Haleakala park visitor count down 6.1% in 2018
Trend continues into the first two months of 2019
Visitors to Haleakala National Park fell 6.1 percent in 2018 compared to the previous year, with park officials attributing the declines to “regular fluctuations in visitors.”
Last year’s total of 1,044,084 visitors was the second straight year of declines and was 151,168 fewer visitors than 2016, according to National Park Service data.
The trend has continued into the first two months of the year with total visits through February down 5.7 percent. The most visitors since 1960 was 1,963,187 in 1999, park service data show.
“The park attributes the decline to regular fluctuations in visitation,” said Andrew Munoz, acting chief of public and congressional affairs for the Pacific West Region of the National Park Service.
There have been some general factors “that may have weighed heavier” in recent years, such as visitors changing plans due to the eruption that closed Hawaii Volcanoes National Park last year, the closure of the Pools of Oheo in the Kipahulu District for almost two years due to a rock slide (the pools reopened in December) and general travel issues, such as the prices of airfares, Munoz said.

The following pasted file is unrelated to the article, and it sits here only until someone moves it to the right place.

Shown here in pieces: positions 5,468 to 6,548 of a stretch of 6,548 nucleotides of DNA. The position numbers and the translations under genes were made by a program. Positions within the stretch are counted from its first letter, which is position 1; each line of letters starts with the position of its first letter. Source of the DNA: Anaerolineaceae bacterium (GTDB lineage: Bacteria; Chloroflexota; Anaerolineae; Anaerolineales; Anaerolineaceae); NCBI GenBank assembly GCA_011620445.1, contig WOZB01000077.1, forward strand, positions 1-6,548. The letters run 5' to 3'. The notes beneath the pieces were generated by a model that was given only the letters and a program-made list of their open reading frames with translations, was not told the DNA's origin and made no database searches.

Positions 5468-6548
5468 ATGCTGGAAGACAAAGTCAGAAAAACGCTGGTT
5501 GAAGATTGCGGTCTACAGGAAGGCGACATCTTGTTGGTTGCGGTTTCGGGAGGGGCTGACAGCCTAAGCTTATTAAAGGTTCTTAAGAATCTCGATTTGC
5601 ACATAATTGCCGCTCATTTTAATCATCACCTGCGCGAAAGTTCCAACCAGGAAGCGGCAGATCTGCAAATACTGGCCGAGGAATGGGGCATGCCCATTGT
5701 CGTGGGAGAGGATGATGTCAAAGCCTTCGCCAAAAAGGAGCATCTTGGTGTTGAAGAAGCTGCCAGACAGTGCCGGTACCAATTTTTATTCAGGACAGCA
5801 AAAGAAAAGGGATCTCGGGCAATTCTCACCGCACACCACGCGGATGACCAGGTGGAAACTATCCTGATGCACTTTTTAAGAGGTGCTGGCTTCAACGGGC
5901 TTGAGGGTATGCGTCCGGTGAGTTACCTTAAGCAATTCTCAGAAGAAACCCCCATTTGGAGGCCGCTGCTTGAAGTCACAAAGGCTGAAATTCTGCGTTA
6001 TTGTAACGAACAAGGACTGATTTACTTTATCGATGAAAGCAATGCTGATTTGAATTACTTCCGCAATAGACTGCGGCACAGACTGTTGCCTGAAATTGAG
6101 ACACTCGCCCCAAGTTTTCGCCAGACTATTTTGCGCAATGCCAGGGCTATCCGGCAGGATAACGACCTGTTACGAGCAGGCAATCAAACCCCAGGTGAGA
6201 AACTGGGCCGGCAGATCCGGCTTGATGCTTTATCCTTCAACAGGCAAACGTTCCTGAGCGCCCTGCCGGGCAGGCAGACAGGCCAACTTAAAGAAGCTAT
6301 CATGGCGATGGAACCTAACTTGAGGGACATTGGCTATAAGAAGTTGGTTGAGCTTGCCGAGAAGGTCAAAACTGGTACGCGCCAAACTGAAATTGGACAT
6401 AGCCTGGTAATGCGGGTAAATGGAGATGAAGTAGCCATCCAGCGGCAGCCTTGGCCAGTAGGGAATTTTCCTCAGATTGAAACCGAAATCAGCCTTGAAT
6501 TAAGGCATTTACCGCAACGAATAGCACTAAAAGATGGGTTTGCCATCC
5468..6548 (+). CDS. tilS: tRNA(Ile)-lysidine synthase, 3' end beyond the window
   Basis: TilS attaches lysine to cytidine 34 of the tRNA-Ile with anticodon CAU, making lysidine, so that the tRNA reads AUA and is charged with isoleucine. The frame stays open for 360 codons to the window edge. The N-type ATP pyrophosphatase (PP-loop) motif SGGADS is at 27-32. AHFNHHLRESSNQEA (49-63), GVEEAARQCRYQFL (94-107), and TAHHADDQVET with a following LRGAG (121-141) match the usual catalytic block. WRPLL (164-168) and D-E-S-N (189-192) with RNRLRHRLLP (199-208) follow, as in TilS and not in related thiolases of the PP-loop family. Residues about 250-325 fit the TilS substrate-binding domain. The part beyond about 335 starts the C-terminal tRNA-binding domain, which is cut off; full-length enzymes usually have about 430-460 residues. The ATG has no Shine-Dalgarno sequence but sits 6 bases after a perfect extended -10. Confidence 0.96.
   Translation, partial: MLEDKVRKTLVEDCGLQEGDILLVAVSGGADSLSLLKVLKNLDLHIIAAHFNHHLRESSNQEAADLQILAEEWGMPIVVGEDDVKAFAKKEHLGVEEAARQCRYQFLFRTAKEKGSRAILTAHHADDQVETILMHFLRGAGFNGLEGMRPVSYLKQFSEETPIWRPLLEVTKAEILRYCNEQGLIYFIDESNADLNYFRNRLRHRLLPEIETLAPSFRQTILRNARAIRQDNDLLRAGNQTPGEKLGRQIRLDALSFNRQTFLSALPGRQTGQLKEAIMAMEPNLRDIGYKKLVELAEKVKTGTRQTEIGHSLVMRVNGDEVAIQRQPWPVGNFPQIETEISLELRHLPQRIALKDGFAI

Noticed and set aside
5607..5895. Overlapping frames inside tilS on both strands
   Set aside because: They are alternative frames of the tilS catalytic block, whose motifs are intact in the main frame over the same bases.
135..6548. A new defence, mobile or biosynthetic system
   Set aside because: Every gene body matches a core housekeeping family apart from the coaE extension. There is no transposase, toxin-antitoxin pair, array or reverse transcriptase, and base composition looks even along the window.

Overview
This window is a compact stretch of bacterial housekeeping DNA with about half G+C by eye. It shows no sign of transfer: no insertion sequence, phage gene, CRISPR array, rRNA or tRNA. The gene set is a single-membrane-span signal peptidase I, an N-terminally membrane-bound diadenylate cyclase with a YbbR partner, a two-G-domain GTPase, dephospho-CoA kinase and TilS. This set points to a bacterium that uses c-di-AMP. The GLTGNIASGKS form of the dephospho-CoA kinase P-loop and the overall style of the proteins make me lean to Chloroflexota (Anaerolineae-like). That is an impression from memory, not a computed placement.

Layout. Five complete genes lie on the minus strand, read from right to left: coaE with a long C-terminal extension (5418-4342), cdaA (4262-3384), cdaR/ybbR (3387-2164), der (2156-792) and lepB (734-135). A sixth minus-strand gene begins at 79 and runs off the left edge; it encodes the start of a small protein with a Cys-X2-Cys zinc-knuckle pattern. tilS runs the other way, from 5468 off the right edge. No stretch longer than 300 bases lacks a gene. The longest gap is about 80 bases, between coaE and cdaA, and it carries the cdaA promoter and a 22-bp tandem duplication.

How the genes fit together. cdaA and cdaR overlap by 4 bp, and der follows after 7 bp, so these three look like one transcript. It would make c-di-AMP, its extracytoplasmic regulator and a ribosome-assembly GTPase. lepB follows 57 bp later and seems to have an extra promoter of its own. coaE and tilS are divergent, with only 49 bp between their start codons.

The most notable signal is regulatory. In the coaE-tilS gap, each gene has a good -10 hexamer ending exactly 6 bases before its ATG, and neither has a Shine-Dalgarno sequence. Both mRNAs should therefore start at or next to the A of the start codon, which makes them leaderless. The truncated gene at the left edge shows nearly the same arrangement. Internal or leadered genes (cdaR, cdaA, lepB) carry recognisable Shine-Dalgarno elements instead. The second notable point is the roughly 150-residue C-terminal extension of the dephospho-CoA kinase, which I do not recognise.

Worldwide national park visits have been flat since 2016, which aligns to the overall decline in consumer spending at national parks. In 2017, Haleakala visitors spent $69,751 and 98.7 percent of that spending was by nonlocal visitors.
The Summit District implemented a sunrise reservation system in February 2017. Between 3 and 7 a.m, those seeking to see the sunrise atop Haleakala need to make a reservation for one of the 150 parking slots and pay $1.50. Before the reservation system was put in place, it was not uncommon to see more than 300 vehicles at the summit for popular sunrise viewing.
Munoz said that sunrise reservation “could have had a limited impact,” but it appears that overall daily visitation is not affected.
“We believe that those who don’t get into sunrise appear to be coming later in the day as we have seen an increase in visitation in the late morning,” he said.
The federal government shutdown from Dec. 22 to Jan. 25 may have depressed 2018 totals during the busy holiday season. There were 22,600 fewer visitors to Haleakala in December 2018 compared to 2017.
During the shutdown, visitors were allowed access for free to the Summit and Kipahulu districts. The sunrise reservation access system was operating.
No backcountry permits were being approved, and visitor interpretation and volunteer activities were suspended.
* Managing Editor Lee Imada contributed to this report. Dakota Grossman can be reached at firstname.lastname@example.org.